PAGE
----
Vayishlach: A Timeless Response To The Oldest Hatred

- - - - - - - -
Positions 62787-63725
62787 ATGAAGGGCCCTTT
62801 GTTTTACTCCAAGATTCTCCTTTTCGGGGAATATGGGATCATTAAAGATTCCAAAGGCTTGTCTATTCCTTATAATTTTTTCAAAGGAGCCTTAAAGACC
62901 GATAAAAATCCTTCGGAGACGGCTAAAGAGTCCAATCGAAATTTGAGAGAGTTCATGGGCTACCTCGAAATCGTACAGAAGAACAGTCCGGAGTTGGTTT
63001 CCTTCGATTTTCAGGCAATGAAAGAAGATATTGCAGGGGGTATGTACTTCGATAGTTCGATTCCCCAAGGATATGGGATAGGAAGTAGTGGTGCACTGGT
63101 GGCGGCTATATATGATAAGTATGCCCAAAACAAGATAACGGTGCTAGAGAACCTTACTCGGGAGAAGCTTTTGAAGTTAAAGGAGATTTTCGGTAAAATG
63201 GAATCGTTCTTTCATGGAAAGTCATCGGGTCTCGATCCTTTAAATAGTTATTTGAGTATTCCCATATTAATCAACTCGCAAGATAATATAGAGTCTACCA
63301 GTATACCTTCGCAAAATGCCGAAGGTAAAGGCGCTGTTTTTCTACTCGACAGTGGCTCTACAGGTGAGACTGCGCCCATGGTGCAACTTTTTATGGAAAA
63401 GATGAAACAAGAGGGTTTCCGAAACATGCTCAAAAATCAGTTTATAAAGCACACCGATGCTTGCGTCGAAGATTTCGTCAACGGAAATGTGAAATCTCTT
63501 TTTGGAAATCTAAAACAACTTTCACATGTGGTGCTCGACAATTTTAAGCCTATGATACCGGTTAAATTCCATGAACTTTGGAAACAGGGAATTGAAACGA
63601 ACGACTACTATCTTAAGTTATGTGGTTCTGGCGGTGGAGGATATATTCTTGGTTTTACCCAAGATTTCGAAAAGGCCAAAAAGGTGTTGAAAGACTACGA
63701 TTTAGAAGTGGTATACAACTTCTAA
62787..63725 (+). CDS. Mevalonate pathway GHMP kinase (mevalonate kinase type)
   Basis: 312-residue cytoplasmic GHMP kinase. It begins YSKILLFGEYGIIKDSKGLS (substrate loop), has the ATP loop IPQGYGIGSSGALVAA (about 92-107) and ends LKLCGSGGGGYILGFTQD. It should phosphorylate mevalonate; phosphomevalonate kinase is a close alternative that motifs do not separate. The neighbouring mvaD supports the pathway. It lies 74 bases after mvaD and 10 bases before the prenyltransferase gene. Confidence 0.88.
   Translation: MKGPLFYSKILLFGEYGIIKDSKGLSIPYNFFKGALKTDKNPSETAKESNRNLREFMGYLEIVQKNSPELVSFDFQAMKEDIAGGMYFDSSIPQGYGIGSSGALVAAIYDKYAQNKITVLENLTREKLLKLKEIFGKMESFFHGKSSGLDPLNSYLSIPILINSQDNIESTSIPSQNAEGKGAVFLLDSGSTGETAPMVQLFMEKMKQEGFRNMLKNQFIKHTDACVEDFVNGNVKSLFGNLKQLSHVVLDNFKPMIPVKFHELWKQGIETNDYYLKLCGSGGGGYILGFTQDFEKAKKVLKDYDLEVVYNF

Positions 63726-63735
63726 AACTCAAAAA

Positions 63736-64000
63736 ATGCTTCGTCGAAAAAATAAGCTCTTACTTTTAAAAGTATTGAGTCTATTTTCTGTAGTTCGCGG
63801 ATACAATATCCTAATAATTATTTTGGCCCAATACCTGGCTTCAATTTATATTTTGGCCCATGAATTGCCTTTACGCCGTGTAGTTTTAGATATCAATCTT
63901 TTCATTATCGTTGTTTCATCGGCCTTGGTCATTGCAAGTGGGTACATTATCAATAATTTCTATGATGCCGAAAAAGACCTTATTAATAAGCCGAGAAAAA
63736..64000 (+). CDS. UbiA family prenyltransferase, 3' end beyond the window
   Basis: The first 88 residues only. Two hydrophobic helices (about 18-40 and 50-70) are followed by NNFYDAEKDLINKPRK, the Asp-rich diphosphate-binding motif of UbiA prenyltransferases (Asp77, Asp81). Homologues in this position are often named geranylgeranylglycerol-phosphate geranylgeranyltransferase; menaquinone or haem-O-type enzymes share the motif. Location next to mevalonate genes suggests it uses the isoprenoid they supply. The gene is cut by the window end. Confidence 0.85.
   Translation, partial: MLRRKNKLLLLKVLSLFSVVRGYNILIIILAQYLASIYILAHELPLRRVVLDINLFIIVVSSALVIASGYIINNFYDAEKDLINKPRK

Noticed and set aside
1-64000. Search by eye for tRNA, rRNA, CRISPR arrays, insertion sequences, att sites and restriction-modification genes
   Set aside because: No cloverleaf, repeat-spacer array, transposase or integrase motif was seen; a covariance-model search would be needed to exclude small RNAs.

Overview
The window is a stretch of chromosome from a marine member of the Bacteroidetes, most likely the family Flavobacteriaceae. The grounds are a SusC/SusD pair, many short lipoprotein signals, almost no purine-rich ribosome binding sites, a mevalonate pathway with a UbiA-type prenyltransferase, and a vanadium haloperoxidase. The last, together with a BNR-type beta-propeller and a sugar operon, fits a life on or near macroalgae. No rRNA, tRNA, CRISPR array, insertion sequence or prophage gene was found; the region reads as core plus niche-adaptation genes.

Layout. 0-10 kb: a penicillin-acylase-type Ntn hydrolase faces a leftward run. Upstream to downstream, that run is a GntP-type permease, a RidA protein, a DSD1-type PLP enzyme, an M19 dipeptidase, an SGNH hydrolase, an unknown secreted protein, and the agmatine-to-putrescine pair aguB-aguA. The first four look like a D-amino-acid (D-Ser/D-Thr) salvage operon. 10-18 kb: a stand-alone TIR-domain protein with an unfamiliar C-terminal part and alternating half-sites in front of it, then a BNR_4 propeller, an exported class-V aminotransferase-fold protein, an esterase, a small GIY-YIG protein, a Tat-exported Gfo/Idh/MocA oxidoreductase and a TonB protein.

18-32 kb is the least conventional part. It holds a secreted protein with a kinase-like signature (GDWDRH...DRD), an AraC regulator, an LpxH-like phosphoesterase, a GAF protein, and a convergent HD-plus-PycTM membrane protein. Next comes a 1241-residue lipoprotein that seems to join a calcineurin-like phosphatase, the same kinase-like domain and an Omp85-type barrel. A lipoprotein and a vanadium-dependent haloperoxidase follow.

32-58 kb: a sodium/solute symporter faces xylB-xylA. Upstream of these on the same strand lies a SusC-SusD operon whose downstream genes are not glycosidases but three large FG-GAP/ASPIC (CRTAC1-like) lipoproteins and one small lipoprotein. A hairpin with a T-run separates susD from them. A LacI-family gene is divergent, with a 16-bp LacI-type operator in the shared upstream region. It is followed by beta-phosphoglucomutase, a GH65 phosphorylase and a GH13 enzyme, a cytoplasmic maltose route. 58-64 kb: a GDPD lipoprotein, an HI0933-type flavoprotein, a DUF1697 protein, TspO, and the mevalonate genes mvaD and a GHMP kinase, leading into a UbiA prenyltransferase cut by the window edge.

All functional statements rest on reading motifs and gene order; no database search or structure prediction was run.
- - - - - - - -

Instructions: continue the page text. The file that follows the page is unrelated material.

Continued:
How do you deal with people who hate you? Do you engage them or do you walk away? Should one look to compromise or should one seek a just settlement? If love is the most powerful force in the universe, then hate must be the most destructive. Love is the creator of life, hate destroys it. Human beings are at their most optimal state when they are infused with love. So how does someone who is filled with love deal with someone who is filled with hate? Is it a level playing field? One of the most suspenseful scenes in the biblical narrative is the moment when Jacob is forced to meet his brother Esau. Jacob is fully cognizant of his brothers animosity towards him. Filled with trepidation, he prepares for this showdown with a steely focus. The result is stunning. Not only are tensions diffused, there is also a complete turnaround in attitude. As the verse tells us “Esau ran toward him, embraced him... and kissed him”. What happened? How did Jacob achieve this turnaround? The Rebbe offers a most profound insight. In dealing with our enemies we must combine two diametrically opposing forces. On the one hand, if we want to achieve total reconciliation with our opponents, we must employ a loving approach. However at the same time, we must remember that genuine peace can only be obtained if it is predicated on a true reality and therefore we must stay vigorously loyal to the ideals we hold true. The mystics see this showdown as the prototype for Antisemitism, the oldest hatred in history. First and foremost Jacob maintains his cool and is not intimidated by his brother Esau. He is fearless because he knows that ultimately it is only G-d who is the decisive factor in the turn of events. In addition, weakness can not achieve peace, rather they will only encourage its opposite. Jacob also understands that notwithstanding his deep desire to reconcile with his brother, this must not undermine the responsibility he has to fulfill his mission and purpose in this world. Yes it might be hard for Esau to accept his true role and purpose in life, however no reconciliation can be gained without this. And finally, it is Jacob’s responsibility to guide his brother Esau to play to his strengths by helping him discover his true purpose in life. Only then can real reconciliation and genuine peace be achieved.